To have informed the group of people assembled at Guzzardi headquarters that morning that voter turnout in the 39th District would be a record low this year would not have disheartened them. A low turnout rate could actually have been in their favor, because it meant that the machine operation of incumbent State Rep. Toni Berrios and her father Cook County Democratic Party chairman Joe Berrios, was underperforming.

Tellingly, it was not with voters on the street who campaign workers had the most fraught interactions last Tuesday, but with election judges at the polls. From reluctantly reported voter lists to lost tape to delayed results, many of the individuals who were voting and campaigning in the 39th district last Tuesday pointed to gross mismanagement on behalf of the Board of Elections. This claim made the final count, with Berrios leading Guzzardi by 111 votes, suspect to a number of Guzzardi supporters. The slim margin is frustrating to volunteers, some of whom have found it difficult not to want to find a connection between the strangely unprofessional behavior of the election judges and a loss that was just too close.

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Mechanics / Comments (1)

Election 2012 Tue Mar 20 2012

Why I am Not Voting

Unless a last-minute change of heart overtakes me, this will mark the first election I miss since becoming eligible in September of 2000. Since then, I have voted in every primary, municipal, and general election I was eligible to vote in--though I do think one of my "provisional" ballots was thrown out because I voted in the wrong precinct after moving.

voteno.jpgMaking the decision not to vote was a difficult one, not cavalierly reached. Voting is both a duty and a right, to my mind, and I personally support universal, compulsory voting on the Australian model. That's not the system we have, though, and with each passing election the meaning of my vote has tranmogrified into something ugly: a negative speech act against the apparitions and shades conjured up by those nearer to me on the political spectrum--my supposed ideological allies--rather than for any principles I can actually support.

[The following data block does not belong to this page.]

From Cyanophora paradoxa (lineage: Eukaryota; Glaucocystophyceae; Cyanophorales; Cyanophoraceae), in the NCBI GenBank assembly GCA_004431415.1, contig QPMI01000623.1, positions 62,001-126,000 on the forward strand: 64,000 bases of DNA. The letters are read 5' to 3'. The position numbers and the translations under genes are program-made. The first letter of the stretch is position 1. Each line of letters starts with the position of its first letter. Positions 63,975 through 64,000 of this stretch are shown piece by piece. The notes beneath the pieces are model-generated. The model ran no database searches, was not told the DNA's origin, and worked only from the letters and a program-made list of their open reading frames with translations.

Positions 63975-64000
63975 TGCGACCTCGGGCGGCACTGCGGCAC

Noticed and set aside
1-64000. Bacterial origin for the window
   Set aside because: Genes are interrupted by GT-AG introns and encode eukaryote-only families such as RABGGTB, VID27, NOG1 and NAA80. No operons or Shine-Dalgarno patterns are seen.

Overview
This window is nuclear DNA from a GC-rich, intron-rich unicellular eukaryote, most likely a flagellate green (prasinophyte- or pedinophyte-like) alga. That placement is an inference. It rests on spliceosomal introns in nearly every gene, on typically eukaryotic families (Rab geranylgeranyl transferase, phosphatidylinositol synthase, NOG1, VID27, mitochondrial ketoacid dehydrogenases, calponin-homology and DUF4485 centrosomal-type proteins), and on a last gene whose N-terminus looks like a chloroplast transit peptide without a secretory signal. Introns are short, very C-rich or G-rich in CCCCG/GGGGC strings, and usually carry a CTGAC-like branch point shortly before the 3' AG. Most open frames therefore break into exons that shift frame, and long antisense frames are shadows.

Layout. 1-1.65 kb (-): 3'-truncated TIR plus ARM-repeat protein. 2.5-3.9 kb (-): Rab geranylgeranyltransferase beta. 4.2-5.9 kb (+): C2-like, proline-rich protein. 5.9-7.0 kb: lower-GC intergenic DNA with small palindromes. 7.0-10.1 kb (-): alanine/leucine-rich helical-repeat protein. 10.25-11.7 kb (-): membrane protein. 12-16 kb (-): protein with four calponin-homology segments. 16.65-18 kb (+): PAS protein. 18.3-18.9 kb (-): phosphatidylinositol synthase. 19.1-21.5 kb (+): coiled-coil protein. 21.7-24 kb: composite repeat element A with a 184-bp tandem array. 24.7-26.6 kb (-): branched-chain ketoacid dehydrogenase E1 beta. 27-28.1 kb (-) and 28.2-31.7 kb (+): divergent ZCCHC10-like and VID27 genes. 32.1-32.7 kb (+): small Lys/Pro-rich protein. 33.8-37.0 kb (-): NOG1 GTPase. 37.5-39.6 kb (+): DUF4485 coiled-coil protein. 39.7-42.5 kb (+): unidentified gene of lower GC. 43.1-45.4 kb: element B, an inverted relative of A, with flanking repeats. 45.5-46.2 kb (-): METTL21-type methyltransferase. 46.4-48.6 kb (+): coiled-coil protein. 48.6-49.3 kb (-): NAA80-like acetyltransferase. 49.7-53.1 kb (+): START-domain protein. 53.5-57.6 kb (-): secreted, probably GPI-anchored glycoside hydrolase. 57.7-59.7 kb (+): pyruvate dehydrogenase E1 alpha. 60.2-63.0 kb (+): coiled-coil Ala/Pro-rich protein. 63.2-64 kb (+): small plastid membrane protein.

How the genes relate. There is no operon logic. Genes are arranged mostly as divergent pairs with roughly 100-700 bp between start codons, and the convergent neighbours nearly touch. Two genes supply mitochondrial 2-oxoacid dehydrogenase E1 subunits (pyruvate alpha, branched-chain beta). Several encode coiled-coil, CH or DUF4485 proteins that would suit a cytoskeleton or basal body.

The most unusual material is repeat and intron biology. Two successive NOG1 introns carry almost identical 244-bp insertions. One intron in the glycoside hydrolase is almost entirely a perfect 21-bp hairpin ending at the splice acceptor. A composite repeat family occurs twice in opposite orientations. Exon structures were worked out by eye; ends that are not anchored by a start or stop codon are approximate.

In other words, accepting the proposition that a vote is essentially an act of speech, the dictum that if you have nothing nice to say, say nothing at all, would apply. Perusing the sample ballot, I see little nice to say.

I do consider voting a duty, but in all honesty my compulsion to vote in each cycle was more motivated by partisanship than civic responsibility. I was a Democrat full of visceral dislike and distrust of Republicans, to the point of virulence. Like most partisans, I built a shabby intellectual structure to house what was really little more than a set of strong emotions. I saw historic Democratic sweeps in state and federal governments, historic elections; I saw local activists whom I knew personally and admired get elected to local office; I breathed sighs of relief when campaign season predictions of Republican governing apocalypses were narrowly avoided by key victories. Years passed. And there was little meaningful progress toward any fundamental change; not only that, but the case for fundamental change wasn't even being articulated. From my remote vantage, peering through the window into the halls of power, the pigs and the men were increasingly indiscernible one from another.

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Ramsin Canon / Comments (8)

National Politics Tue Jan 03 2012

Illinois Pols on the Romney Train in Iowa

by Tyler Davis

DES MOINES, Iowa - Many prominent Illinois political figures, including four in the U.S. Congress, and Illinois business-people have endorsed former Gov. Mitt Romney, but endorsements may not have much of an impact on Iowa caucus results, said some Iowa Republicans.

Last week, U.S. Rep. Aaron Schock, a Republican representing Illinois' 18th district, joined Mitt Romney on the campaign trail.

"We were in Davenport on Tuesday, and we criss-crossed around the state on Wednesday," said Schock. "I introduced him at each stop and told why I support him."